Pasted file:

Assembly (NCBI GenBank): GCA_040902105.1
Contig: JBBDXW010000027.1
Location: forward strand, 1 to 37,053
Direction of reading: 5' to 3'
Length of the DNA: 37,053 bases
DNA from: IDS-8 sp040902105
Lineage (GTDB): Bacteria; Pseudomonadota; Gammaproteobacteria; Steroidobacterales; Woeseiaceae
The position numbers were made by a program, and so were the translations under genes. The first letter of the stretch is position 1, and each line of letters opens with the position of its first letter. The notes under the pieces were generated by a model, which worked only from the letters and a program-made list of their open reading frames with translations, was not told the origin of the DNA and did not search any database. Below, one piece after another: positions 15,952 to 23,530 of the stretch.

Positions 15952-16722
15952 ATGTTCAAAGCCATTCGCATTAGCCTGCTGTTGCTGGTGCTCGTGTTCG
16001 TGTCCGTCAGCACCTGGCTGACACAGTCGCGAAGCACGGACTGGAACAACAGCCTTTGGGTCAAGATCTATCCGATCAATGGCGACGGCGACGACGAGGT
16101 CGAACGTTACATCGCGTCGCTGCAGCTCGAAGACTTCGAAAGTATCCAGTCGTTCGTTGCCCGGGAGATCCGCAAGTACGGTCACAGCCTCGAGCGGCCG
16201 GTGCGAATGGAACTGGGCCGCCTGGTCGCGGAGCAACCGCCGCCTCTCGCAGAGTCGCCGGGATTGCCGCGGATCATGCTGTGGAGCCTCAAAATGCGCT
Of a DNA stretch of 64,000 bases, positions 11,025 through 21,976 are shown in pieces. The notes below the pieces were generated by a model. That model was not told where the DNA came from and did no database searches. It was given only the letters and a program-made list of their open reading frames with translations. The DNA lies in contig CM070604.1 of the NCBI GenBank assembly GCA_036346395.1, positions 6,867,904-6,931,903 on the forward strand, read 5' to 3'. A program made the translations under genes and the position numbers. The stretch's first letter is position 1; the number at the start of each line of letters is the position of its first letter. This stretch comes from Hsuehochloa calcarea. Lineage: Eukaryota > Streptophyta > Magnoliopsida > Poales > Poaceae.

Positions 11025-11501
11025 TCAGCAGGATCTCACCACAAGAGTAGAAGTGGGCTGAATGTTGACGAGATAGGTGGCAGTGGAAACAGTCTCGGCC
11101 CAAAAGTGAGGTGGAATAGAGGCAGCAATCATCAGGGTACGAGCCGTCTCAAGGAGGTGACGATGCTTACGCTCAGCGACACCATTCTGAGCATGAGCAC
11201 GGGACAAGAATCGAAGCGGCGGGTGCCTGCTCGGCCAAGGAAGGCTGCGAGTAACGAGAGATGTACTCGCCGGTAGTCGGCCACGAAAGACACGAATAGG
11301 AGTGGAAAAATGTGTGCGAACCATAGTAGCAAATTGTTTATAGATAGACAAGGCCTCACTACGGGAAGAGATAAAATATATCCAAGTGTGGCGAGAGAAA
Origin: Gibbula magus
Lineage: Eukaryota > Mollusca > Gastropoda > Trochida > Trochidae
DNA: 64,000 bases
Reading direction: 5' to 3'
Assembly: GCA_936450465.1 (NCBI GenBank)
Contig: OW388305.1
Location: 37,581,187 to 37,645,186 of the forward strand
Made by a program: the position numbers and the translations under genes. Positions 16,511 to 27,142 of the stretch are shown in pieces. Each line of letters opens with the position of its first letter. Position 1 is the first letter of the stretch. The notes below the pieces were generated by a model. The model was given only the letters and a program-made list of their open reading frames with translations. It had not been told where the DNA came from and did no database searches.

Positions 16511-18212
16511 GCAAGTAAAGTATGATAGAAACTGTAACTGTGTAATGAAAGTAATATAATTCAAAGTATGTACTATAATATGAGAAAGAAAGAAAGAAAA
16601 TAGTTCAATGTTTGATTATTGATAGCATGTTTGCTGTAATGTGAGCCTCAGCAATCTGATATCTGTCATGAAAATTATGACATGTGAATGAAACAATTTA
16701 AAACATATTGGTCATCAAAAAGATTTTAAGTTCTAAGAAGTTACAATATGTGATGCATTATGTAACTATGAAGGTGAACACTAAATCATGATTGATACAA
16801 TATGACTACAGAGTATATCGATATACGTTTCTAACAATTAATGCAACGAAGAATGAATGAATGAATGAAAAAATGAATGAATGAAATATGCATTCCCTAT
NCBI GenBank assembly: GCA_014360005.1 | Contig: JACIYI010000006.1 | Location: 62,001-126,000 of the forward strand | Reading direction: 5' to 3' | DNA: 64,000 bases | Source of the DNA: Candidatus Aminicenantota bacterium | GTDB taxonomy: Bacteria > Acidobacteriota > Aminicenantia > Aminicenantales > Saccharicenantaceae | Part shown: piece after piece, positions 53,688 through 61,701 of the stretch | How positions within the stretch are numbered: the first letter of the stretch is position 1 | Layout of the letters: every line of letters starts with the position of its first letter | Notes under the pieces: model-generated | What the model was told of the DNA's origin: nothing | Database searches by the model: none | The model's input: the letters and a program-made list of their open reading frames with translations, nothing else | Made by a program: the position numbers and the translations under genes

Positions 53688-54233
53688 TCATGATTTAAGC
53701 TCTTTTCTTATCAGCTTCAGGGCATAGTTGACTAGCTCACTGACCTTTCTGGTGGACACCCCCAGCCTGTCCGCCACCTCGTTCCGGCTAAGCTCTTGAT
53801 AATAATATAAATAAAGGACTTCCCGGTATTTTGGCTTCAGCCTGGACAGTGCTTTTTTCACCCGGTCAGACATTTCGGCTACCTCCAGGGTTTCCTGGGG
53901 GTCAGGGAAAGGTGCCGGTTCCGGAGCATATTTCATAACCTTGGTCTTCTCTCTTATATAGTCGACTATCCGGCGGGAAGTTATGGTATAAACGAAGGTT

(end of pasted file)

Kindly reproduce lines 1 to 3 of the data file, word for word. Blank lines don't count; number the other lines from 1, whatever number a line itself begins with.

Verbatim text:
Assembly (NCBI GenBank): GCA_040902105.1
Contig: JBBDXW010000027.1
Location: forward strand, 1 to 37,053